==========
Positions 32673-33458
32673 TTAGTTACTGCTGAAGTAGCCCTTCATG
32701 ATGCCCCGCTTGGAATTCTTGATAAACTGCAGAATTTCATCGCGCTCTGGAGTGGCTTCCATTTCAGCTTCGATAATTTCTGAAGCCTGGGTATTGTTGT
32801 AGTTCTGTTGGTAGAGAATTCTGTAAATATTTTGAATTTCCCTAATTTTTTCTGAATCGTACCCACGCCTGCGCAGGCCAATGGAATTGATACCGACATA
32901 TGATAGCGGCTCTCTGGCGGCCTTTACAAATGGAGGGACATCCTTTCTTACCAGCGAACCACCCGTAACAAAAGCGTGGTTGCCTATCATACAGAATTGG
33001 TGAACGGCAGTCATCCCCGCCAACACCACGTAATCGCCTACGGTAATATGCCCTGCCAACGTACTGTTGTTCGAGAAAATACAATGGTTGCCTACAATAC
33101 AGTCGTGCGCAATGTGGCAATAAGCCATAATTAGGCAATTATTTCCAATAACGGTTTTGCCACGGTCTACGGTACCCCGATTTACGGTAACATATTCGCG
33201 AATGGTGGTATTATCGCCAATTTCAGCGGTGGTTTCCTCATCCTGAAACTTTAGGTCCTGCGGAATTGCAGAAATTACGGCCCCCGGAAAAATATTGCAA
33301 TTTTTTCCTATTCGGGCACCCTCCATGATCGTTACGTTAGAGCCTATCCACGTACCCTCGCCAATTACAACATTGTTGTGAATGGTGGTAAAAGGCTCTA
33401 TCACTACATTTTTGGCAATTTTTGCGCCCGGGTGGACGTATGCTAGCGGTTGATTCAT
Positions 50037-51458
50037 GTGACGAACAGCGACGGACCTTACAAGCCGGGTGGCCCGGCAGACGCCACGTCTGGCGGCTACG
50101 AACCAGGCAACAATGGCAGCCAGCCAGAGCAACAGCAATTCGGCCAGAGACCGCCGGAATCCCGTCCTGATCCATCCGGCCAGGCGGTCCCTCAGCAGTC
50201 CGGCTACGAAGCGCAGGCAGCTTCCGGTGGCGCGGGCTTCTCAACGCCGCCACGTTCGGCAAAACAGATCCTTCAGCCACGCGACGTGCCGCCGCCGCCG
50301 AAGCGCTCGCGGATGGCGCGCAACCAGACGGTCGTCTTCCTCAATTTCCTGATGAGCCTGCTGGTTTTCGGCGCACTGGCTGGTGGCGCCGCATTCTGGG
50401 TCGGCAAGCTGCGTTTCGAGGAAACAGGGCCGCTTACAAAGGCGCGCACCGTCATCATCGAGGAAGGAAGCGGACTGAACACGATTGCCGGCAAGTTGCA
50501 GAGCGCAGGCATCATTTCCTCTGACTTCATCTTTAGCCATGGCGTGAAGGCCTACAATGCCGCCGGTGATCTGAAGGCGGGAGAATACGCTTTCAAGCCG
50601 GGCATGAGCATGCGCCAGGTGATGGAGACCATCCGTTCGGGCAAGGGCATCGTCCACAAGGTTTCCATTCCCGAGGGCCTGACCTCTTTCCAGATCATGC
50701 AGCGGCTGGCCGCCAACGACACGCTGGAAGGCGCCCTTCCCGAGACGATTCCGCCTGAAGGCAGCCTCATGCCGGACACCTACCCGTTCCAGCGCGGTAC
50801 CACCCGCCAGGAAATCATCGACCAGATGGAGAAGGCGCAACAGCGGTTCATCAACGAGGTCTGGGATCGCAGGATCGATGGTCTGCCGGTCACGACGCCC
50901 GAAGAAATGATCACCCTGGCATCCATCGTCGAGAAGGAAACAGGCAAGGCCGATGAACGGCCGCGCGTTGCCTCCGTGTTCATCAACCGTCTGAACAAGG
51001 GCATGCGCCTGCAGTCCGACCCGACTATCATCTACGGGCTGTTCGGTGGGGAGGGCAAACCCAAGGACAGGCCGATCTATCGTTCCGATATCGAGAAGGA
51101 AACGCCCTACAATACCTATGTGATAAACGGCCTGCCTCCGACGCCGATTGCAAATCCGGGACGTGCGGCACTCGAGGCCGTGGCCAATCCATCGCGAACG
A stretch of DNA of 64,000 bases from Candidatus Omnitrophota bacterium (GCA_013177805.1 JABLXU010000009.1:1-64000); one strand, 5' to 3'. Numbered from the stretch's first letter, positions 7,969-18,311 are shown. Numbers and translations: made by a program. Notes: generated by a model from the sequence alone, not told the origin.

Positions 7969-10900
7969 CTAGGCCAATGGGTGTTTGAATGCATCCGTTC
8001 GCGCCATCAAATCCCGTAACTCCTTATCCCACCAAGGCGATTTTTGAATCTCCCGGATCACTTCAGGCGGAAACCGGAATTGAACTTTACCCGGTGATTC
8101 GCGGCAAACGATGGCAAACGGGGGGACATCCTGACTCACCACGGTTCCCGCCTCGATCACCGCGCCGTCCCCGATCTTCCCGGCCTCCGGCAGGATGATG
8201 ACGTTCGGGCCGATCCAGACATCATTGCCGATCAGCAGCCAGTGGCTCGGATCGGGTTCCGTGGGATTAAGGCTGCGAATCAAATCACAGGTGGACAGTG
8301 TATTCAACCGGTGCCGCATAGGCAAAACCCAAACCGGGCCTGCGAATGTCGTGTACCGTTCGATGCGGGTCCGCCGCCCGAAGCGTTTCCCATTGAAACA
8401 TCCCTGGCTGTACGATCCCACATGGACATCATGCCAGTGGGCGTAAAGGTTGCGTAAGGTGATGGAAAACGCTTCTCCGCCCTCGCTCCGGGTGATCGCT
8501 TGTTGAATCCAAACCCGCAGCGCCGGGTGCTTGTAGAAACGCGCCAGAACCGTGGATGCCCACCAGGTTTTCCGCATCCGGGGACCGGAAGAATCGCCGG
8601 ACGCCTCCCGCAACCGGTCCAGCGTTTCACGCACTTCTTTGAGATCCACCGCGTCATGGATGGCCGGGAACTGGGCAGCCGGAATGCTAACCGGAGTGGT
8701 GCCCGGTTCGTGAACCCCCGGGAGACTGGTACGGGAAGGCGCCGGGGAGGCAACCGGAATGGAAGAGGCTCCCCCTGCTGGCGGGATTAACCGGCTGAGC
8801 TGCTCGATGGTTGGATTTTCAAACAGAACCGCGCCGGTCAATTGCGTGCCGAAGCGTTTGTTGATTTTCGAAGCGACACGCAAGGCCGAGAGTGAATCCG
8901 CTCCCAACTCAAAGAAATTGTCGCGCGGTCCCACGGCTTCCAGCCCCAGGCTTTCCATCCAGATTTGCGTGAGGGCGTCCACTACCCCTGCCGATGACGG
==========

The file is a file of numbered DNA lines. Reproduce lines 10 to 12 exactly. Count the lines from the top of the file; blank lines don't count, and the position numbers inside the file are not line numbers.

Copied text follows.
33401 TCACTACATTTTTGGCAATTTTTGCGCCCGGGTGGACGTATGCTAGCGGTTGATTCAT
Positions 50037-51458
50037 GTGACGAACAGCGACGGACCTTACAAGCCGGGTGGCCCGGCAGACGCCACGTCTGGCGGCTACG